In the APS Provider Investigations Handbook, see 9000 Emergency Services.

See also 7530 Emergency Services in this handbook.

7540 Past Allegations of Abuse, Neglect, or Exploitation

7541 Past Allegations Related to a Client Who No Longer Lives in a Facility or Receives Services from a Provider

SWI Policy and Procedures May 2017

The intake specialist completes an intake if a client is alleged to have been abused, neglected, or exploited while a resident at a facility or receiving services from a provider, even if the client currently lives in a different facility or is no longer receiving services from a provider.

The intake is assigned to the regional office for APS Provider Investigations where the incident allegedly occurred.

7542 Past Allegations Regarding a Client Who is Deceased

SWI Policy and Procedures May 2017

When it is reported that a deceased client was abused, neglected, or exploited when he or she was still alive, the intake specialist assesses the information as an intake.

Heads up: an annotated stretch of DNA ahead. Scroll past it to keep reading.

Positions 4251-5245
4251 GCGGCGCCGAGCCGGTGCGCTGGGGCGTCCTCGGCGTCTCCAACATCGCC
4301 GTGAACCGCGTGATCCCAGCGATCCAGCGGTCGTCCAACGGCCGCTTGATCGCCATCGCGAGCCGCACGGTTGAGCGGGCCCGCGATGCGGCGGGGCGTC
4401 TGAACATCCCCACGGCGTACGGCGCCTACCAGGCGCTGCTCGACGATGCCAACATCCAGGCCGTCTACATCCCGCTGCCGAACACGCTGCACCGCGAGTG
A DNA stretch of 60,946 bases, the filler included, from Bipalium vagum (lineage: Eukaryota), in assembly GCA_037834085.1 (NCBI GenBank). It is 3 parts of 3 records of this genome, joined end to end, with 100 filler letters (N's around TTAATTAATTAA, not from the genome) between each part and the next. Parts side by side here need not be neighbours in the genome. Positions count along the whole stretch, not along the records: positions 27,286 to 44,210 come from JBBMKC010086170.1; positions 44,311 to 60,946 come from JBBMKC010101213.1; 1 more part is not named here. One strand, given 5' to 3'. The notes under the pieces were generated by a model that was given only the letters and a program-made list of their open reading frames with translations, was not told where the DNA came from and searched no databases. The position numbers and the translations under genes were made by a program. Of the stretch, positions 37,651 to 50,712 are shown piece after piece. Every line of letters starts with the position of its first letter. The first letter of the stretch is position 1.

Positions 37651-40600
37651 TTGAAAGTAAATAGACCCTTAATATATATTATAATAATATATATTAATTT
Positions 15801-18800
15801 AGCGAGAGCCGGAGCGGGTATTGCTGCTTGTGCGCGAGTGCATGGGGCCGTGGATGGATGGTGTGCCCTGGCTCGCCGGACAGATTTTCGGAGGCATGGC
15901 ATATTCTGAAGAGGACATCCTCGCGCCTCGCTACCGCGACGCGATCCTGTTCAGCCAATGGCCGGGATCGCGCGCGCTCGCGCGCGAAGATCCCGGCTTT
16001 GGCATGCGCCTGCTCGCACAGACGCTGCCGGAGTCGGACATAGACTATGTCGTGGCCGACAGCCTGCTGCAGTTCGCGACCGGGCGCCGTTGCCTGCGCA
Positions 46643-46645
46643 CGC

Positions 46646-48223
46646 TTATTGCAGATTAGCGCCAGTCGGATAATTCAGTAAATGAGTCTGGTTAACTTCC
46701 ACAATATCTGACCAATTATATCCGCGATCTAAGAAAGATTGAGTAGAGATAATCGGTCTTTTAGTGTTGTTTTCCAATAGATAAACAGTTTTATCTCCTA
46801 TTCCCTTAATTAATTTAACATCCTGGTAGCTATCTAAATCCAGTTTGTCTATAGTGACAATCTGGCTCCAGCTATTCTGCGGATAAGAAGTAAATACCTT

If the information reported does not meet the definition of abuse, neglect, or exploitation the intake specialist assesses an I&R AFC Client Rights/Fac Admn Issues.

The priority of the intake is assessed per normal procedures.

If the information reported indicates that the abuse, neglect, or exploitation contributed to the client's death, see 7580 Reports Regarding a Client's Death.

7550 Suicidal Callers Residing in Certain Facilities

SWI Policy and Procedures May 2017

Clients residing in a state hospital, state supported living center, or the Rio Grande State Center are in environments which provide varying degrees of supervision by staff. As a result, suicidal threats among this population are handled differently.

Suicidal Callers in a State Hospital, State Supported Living Center, or the Rio Grande State Center

When a caller living in one of these facilities appears to be suicidal, the following steps are taken, regardless of whether or not an intake or I&R AFC Client Rights/Fac Admn Issues is being taken:

  •   The intake specialist keeps the caller engaged in conversation and never puts him or her on hold or transfers the call.

  •   The intake specialist sends an Instant Message (IM) to the supervisor group to request assistance. If supervisory assistance is not provided quickly, the intake specialist contacts any available staff member by IM to ask for assistance in handling a suicidal caller.